Defining and using constants in VBA

Many people don't make enough use of constants when they're programming. Some of them don't know that Access supports constants, others know that constants exist but think that it's faster to type 10 than to type "TAX_RATE". They're right, but a little extra effort will make your programs easier to read, more reliable and easier to maintain.

Creating a constant

Use the Const statement to create a constant.

Public Const BABY_AGE As Integer = 5
Public Const BABY_RATE As Double = 0.00
Public Const CHILD_AGE As Integer = 16
Public Const CHILD_RATE As Double = 0.75

These constants are public and will be available to every part of the database. This example shows the constants used in the calculation of ticket prices. It's traditional to type constant names in upper case.

Easier to read

An expression using a constant is easier to read than one which includes the literal values. The following calculation works out the price to be charged correctly but it's not obvious what's happening:

Select Case Age
  Case Is < 5
    Ticket = 0
  Case Is < 16
    Ticket = 0.75 * BasePrice
  Case Else
    Ticket = BasePrice
End Select

If we use constants then we can immediately see what the code is doing:

Select Case Age
  Case Is < BABY_AGE
    Ticket = BABY_RATE * BasePrice
  Case Is < CHILD_AGE
    Ticket = CHILD_RATE * BasePrice
  Case Else
    Ticket = BasePrice
End Select

More reliable

Reliability comes because Access will check that you've spelt the names of the constants correctly, you are using Option Explicit aren't you.

It would be very easy in the first example to make a minor typo in one of the numeric values:

  Case Is < 16
    Ticket = 0.57 * BasePrice

The line is still a valid VBA expression and the code will compile and run without error. Of course your tests ought to show that the child ticket is incorrect in this example but what if it were a more subtle error, something that won't show up until you have hundreds of users. That's when bugs get expensive.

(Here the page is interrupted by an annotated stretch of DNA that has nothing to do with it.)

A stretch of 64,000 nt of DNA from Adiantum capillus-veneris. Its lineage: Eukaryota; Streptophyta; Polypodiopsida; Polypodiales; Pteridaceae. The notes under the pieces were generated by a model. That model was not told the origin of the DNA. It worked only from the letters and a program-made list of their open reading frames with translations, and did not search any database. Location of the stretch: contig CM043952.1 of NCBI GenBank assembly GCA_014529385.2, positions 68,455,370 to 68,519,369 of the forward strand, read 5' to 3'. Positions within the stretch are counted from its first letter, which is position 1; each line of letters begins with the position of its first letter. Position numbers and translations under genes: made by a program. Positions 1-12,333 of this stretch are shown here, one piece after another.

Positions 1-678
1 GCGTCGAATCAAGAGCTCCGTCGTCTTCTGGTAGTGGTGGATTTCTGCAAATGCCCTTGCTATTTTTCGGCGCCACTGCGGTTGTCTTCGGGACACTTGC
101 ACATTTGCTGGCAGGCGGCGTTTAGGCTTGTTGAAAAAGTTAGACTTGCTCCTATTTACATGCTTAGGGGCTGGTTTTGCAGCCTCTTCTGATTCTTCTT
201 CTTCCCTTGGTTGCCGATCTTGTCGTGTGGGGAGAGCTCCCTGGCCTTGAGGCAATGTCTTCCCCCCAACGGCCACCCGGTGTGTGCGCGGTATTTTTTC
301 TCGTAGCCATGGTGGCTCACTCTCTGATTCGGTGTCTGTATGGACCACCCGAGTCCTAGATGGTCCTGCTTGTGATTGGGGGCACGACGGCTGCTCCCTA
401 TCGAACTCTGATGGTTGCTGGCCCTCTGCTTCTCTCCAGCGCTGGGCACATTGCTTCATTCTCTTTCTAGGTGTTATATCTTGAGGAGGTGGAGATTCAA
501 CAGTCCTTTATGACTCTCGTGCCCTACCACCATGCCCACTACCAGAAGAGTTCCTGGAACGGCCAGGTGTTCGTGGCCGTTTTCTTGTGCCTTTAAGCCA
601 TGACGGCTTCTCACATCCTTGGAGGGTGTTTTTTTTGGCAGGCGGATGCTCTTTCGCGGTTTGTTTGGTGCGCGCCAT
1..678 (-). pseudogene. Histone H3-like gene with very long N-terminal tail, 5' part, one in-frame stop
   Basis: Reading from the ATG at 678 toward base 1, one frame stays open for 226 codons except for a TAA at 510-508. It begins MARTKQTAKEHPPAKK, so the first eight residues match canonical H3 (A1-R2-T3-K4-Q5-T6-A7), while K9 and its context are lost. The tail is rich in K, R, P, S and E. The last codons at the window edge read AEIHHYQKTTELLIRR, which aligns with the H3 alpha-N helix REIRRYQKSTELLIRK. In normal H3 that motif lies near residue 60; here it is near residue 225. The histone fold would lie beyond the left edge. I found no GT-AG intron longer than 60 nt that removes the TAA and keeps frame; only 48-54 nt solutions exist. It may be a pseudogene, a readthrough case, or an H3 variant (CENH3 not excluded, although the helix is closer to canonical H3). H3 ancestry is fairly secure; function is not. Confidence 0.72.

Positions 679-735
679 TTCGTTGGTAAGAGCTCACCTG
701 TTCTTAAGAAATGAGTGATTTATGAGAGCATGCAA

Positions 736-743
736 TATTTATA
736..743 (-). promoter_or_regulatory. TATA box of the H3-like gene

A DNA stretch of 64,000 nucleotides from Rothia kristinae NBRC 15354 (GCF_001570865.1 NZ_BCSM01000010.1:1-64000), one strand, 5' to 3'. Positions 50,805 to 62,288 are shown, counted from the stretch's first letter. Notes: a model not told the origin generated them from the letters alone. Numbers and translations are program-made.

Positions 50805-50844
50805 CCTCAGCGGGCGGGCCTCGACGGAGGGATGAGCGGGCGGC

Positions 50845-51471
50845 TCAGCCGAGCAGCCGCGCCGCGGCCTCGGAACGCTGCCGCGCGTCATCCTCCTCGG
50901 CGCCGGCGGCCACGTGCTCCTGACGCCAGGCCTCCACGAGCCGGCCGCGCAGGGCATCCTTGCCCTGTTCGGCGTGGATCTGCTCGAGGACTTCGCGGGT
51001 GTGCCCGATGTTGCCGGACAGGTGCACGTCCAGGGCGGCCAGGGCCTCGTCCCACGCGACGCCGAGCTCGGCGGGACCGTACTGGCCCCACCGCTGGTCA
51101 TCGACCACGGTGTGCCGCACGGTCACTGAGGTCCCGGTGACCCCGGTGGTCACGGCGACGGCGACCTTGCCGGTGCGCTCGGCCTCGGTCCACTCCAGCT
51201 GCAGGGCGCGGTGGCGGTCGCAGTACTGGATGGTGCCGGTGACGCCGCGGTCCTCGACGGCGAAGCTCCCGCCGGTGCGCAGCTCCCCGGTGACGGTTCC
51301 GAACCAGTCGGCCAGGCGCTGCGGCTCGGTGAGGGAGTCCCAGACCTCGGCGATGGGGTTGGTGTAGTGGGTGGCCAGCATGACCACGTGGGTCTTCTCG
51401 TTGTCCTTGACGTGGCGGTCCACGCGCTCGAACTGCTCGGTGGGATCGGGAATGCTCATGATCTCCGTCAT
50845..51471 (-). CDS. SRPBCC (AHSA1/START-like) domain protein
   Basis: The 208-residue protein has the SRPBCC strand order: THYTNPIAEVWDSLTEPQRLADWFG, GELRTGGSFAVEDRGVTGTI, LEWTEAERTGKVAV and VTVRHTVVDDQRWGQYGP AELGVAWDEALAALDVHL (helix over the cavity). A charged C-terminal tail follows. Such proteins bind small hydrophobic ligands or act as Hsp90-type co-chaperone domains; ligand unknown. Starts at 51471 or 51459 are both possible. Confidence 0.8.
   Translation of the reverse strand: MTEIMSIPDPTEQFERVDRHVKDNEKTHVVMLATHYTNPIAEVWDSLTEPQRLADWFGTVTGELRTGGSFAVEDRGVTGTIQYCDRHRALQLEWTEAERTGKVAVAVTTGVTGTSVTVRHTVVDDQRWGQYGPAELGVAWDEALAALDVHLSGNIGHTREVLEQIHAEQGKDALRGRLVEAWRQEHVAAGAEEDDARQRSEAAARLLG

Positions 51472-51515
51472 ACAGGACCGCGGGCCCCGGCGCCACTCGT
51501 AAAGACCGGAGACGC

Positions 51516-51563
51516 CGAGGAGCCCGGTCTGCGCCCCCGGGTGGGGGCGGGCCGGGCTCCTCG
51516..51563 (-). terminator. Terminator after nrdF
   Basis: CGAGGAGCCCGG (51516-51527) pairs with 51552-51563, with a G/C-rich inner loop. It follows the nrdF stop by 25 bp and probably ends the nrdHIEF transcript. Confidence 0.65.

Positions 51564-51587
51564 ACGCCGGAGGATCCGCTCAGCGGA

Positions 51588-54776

Access VBA showing that a constant has not been declared If you're using constants then any typo will get flagged up as soon as you compile or run the program. If for example you were to type 'chlidrate' by mistake :

  Case Is < 16
    ticket = chlidrate * baseprice

then you'll get an error message as soon as you run the program and the code edit window will appear with your typo highlighted.

The Access code editor will give you another clue before you get that far. As you are typing the names of the variables and constants the editor will recognise 'ticket' as being a variable that has been declared and so it will correct the case to 'Ticket'. Similarly it will recognise 'baseprice' and change it to 'BasePrice' as soon as you press Enter. It won't recognise 'chlidprice' though and the fact that this has stayed in lower case should wake you up to your error. Either way, the database is not going to get as far as the users with this typo in place.

Easier to maintain

The final advantage is that code is easier to maintain when constants are used. The business situation is likely to change many times over the lifetime of your database and what are you going to do if somebody decides that the age limit for free tickets is going to change from 5 to 3?

If you have been using literal values then you will have to look for every age calculation in the system and edit them individually. Don't think you'll be able to do it with a global search and replace. Access will certainly correct the age calculation by finding every 5 and changing it into a 3 but it'll also change the VAT rate from 17.5 to 17.3 and perhaps change the company's address or phone number as well. You can use the global search to find every 5 but you'll have to look at every occurrence and change it by hand.

If on the other hand you've used a constant then you just make one simple change to the source code:

'-- Baby age limit was 5 until Oct 2010.
Public Const BABY_AGE As Integer = 3

And because it's just the one change it's easy to add a comment to tell people what you've done.